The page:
It's aggression versus strategy this week as Andy Sullivan says this week presents a unique chance for men and women to ‘learn different things off each other’ ahead of the historic ISPS HANDA World Invitational presented by Modest! Golf Management.
Ladies European Tour players Alice Hewson and Olivia Mehaffey agree.
This week’s tri-sanctioned event between the European Tour, LPGA Tour and Ladies European Tour will mark the first time an event of its kind has been held in the Northern Hemisphere – following in the footsteps of the ISPS HANDA Vic Open in Australia which has the same format. In addition, the European Disabled Golfer’s Association (EDGA), will also hold a 36 hole event over the weekend to coincide with the tournament.
The event, which features both a men and women’s event played simultaneously over two courses, offers equal opportunity and prize funds – and it’s something Sullivan is a big advocate for.
“I think it's great, and I think it's the way things should be where we're playing for equal prize funds and going against each other,” said Sullivan.
“At the end of the day we're all competitors. We all want to beat each other. It doesn't matter if you're disabled, lady, male, we want to win.
"I think it's important in the modern times that we have that we have to be diverse. I would have loved to have played the Sweden one where we were all in the same tournament but more of this stuff is showing the old school world that we have a new one coming and it's great."
And the four time European Tour winner, who is the top ranked male golfer competing this week and has two top 10s in his last seven starts, emphasised that one of the big bonuses of playing this format is the opportunity to learn.
“It's fun,” he continued. “I did a golf day on Monday with Alice Hewson and obviously she's fourth in Sweden, and she was just saying how much she learnt from playing with the men, and I said to her, I said, you'd probably be surprised that probably a few of the men probably learned a lot off the ladies, as well.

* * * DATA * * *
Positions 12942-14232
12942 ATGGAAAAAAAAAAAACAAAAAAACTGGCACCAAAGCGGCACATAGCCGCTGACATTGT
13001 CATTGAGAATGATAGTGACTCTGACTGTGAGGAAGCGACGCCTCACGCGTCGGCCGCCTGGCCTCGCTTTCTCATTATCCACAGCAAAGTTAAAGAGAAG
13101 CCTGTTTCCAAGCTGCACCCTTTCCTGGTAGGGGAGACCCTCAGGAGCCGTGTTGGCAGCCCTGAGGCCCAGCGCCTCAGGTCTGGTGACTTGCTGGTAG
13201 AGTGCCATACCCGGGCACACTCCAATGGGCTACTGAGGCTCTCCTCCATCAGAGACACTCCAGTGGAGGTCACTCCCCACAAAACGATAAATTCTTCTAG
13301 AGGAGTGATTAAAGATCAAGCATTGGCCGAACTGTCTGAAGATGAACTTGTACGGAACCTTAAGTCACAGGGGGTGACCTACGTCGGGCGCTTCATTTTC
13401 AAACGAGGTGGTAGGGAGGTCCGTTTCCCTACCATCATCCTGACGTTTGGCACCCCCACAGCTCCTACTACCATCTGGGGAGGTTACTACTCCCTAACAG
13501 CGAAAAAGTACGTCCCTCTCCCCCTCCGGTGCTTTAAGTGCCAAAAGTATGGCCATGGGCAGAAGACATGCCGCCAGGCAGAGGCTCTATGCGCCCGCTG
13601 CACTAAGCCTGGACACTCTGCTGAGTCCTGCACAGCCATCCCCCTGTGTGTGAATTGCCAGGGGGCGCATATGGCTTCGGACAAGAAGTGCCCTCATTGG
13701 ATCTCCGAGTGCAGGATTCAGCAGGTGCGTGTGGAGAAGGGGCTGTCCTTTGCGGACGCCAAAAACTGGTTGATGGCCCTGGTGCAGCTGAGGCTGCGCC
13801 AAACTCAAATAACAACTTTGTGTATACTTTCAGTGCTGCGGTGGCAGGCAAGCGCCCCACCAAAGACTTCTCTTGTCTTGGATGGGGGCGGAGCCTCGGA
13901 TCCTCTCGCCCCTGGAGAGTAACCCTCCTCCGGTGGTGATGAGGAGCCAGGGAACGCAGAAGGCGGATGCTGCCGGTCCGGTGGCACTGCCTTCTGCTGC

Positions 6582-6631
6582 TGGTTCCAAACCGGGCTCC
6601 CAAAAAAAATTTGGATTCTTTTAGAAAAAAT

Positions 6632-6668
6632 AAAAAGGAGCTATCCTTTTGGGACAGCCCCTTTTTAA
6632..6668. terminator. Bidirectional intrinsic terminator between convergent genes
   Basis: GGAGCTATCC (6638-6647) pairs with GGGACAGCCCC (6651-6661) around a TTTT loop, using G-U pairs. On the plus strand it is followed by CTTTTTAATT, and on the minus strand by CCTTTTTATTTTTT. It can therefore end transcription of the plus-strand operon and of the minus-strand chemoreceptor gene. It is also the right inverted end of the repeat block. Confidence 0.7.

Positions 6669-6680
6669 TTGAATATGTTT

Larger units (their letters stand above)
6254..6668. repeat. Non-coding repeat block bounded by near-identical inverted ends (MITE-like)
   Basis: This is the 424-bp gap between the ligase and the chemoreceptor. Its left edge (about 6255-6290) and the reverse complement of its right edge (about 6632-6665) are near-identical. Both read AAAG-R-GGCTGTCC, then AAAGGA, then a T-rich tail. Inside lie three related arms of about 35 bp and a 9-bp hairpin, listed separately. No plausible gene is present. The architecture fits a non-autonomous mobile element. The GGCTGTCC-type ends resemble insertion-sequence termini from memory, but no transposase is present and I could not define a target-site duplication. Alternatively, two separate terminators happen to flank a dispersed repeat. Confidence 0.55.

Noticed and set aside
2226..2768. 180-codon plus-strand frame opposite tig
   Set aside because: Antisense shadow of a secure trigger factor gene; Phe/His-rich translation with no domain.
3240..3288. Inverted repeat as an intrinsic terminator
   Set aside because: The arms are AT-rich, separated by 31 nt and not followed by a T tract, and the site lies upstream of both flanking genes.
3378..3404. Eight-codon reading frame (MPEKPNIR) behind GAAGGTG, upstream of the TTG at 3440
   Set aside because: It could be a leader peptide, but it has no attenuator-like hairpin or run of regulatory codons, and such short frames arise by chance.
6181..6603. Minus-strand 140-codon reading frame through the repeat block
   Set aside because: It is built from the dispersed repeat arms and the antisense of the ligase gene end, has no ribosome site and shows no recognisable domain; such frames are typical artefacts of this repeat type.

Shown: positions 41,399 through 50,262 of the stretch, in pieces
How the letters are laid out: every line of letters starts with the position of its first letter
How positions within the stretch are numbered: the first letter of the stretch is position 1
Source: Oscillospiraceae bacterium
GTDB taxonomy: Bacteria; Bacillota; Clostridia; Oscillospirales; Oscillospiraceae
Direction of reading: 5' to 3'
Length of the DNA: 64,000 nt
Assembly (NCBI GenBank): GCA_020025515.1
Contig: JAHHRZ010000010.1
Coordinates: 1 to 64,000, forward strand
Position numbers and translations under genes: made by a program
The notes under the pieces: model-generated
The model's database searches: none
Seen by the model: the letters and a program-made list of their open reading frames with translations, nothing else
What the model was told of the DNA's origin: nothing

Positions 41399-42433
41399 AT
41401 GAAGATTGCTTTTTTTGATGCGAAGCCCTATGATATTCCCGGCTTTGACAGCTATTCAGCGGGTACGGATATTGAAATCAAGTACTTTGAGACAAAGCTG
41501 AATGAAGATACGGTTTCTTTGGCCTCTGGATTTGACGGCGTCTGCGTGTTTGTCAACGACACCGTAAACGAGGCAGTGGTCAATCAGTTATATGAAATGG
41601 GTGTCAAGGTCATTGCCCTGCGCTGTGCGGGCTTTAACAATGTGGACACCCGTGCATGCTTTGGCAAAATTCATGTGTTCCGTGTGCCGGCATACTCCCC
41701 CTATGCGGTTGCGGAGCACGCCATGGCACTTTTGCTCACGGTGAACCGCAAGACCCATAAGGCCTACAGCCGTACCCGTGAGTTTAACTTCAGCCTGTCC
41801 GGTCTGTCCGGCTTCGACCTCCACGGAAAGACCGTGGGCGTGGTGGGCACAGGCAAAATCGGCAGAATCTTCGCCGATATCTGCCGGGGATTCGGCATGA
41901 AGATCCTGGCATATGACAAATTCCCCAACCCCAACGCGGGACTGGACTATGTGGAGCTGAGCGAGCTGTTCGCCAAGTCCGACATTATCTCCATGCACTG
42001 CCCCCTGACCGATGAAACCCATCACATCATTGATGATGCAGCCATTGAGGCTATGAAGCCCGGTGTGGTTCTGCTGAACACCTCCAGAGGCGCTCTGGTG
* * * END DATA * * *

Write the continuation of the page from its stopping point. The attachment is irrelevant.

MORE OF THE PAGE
“I think it's great that we can have these events, and we all get together and we can sort of learn different things off each other because I love it.”
Sullivan’s comments were in response to Hewson stating her own thoughts on learning from the men's game.
Hewson made the perfect start to her professional career last season on the Ladies European Tour by capturing the Investec South African Women’s Open on her first start as a rookie.
Then just a month ago, Hewson held her own to finish third during the co-sanctioned European Tour and Ladies European Tour Scandinavian Mixed event in Sweden.
"It's really exciting, and it's definitely an honour to be a part of like the first one of each event," she said.
"Scandinavian mixed was the first of its kind, but all of these weeks, I just really enjoyed being here, and I think it's so great to see more of those mixed events and I'd like to see more of them in the future for sure. But yeah, just really happy to be here and be a part of them."
And having seen the men in action alongside her, Hewson is now hoping to take inspiration from the more aggressive style of play in the men's game and put it into her own.